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Alzheimer's Drug Shows Promise for Amyloid Plaque Reduction Skip to content

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New Alzheimer's Drug Shows Major Promise

The first phase of clinical trials failed, but new results are called encouraging

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En español | The very long losing streak in Alzheimer’s drug research could be coming to an end, according to just-released research into a new drug that appears to halt the progression of the disease.

The possible breakthrough, presented by partnering drugmakers Biogen and Eisai, are results of the phase two clinical trial into the drug BAN2401.

Unlike phase one results in December 2017, which showed disappointing results after 12 months, this phase — which lasted 18 months — showed how the drug not only cleared out significant amounts of amyloid plaque (a hallmark of the disease) but also seemed to slow the progression of the disease by 30 percent.

Paul B. Rosenberg, M.D., of Johns Hopkins University School of Medicine, says, "BAN2401 results are, hands-down, the most robust decrease in plaques we’ve ever seen with any drug results."

The drugmakers themselves have said that in 81 percent of the group taking the highest dose of BAN2401, the amount of amyloid plaque eliminated was enough to take early-stage Alzheimer's patients to a level below what would indicate dementia. Results were measured using brain scans on 856 early-stage Alzheimer’s patients.

Not only did clearing the plaques seem to halt the disease progression, the drug also appeared to offer “hints” of improved cognitive function on memory tests and other measures. If the results are proven in further trials — and experts are clear to say that’s a very big “if” — BAN2401 would be the first drug ever to actually reverse some of the cognitive decline associated with the debilitating disease that affects more than 5 million Americans. Further clinical trial data showing possible cognitive improvement is expected in 2020 on another drug, aducanumab, also from Biogen.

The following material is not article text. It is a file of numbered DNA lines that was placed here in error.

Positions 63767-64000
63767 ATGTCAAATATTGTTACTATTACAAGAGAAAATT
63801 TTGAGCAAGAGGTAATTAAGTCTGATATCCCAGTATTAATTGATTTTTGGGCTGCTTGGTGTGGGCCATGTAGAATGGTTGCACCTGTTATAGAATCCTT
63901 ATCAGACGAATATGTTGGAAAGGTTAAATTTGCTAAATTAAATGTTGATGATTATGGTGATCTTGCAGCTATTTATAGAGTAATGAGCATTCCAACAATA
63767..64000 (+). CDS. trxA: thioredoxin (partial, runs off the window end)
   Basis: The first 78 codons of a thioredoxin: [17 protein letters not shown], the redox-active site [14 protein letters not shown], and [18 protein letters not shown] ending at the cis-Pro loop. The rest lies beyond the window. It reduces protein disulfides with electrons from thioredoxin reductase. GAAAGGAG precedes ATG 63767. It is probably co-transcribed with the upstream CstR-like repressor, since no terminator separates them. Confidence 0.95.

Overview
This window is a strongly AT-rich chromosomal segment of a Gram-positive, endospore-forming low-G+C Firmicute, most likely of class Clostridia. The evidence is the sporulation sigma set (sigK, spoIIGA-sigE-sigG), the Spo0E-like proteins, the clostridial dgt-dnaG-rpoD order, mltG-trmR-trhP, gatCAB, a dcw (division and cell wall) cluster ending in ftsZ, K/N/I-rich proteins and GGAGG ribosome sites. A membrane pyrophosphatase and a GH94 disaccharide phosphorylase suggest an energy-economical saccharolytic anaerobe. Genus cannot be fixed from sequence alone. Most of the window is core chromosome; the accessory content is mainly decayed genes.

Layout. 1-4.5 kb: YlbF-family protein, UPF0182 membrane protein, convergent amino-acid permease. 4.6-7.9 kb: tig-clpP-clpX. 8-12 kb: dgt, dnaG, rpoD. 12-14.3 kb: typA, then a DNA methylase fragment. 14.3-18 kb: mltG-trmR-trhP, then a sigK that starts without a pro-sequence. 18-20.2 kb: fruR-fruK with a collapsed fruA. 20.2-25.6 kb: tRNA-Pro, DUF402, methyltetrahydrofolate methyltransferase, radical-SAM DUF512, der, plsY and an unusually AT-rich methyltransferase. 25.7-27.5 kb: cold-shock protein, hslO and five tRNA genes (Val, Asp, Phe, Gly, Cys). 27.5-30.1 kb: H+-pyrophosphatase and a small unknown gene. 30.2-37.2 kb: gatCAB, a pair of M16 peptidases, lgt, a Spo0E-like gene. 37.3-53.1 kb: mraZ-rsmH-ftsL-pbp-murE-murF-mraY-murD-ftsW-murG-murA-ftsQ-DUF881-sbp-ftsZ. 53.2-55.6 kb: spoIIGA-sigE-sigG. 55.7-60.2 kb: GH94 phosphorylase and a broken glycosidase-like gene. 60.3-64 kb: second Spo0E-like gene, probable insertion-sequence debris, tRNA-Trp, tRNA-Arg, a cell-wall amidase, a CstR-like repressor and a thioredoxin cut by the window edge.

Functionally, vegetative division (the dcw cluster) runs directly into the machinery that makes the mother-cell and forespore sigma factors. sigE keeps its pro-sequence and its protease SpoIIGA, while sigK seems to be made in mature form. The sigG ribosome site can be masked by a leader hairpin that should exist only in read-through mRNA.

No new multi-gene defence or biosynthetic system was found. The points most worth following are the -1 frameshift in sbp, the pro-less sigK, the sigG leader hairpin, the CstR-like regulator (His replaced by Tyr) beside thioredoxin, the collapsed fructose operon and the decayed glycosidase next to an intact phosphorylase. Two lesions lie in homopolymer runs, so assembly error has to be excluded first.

Heather Snyder, senior director of scientific operations for the Alzheimer’s Association, says the real proof for BAN2401 will be in the next phase of testing. “The larger phase three study will have enough people to really answer questions like what is the impact on cognition and cognitive function and over what period of time.”

Overall, says Snyder, the new drug research fits into a larger “trend in trials and other research focusing on the early stage of the disease, maybe before there’s so much significant impact on the activities of daily living.”

She adds that speeding research on BAN2401 and other drugs — and discovering other potential breakthroughs — hinges on more people volunteering for clinical trials. To learn more, go to alz.org\trialmatch, a website set up by the Alzheimer's Association to help match patients with ongoing trials.

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